Your physiological age and not your chronological age is a better predictor of how you’ll live, says a new study by Cleveland Clinic. The study substantiates the fact – which has been established time and again – that exercise or physical activity is important for living a healthy and long life. The study was published in the European Journal Of Preventive Cardiology on February 13th, 2019 and it was titled, “Estimated age based on exercise stress testing performance outperforms chronological age in predicting mortality”. The large-scale study was carried out with the participation of 1,26,356 people, with average age of 53.5 years. A person’s physiological age indicates how well they respond to exercise and that is what, says this particular study, matters when predicting longevity of a person. The researchers of the study formulated a system to analyse how well or poorly a participant exercises.
The study aimed at estimating a “patients’ age-based on their stress testing exercise performance (A-BEST), and evaluate whether A-BEST would be a better predictor of mortality when compared to chronological age.” During the test, the patients were made to walk on the treadmill, while the researchers increased the intensity of the workout. During the workout, the researchers measured the participants’ exercise capacity, increase in heart rate in response to the exercise as well as recovery of heart rate. They followed up with the participants for over eight years and concluded that physiological age was a much better predictor of mortality, as compared to chronological age. It has been believed for the longest time that the older you are, the more your risk of death.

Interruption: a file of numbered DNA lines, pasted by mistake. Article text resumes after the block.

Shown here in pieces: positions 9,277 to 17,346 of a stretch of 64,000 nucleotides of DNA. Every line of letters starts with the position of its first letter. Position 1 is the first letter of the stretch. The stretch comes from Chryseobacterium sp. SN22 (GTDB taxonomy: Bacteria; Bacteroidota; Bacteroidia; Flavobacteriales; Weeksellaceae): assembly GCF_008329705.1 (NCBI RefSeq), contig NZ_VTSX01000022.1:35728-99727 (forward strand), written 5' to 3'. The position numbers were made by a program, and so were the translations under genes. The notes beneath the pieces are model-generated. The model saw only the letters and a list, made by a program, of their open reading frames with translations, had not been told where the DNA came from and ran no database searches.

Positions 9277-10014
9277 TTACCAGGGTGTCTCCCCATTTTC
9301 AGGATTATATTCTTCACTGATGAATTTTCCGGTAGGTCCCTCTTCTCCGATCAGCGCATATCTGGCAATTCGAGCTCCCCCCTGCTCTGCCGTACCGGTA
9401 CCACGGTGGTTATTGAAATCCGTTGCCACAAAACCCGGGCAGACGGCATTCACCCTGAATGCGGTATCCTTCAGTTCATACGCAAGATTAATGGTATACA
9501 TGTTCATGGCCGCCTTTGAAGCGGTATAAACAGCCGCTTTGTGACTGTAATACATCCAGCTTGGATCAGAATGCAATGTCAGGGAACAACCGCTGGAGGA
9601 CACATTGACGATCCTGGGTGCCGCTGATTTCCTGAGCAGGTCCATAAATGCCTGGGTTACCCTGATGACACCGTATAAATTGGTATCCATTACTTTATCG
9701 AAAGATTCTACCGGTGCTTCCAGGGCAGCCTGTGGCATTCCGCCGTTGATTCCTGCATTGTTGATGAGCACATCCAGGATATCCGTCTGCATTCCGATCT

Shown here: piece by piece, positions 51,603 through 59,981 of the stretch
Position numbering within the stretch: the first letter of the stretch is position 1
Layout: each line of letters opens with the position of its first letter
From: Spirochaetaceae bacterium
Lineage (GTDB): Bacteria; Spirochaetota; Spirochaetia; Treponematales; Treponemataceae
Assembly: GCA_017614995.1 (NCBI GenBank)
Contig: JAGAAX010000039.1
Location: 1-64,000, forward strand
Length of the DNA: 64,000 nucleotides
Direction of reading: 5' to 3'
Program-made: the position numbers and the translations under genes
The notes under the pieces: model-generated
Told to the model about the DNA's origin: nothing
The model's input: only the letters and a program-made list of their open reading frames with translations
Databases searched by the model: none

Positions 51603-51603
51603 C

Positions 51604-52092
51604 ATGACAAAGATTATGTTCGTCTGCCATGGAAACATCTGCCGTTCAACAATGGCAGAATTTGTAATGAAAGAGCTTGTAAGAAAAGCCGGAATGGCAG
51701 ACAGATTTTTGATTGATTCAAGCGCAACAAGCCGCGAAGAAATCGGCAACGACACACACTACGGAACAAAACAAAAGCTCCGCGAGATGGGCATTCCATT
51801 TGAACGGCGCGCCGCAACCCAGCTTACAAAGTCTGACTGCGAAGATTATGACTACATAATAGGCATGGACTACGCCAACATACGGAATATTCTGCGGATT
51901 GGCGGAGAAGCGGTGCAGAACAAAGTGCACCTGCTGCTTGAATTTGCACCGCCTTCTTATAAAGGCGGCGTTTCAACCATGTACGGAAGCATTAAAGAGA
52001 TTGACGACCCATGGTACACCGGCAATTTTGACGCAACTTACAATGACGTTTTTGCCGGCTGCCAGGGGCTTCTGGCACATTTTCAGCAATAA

“We strongly believe this estimated age provides both patients and healthcare providers a convenient and simple transformation of exercise variables into a more easily understandable and refined risk estimate, with the premise that this would lead to positive behavioural changes”, said the authors in conclusion.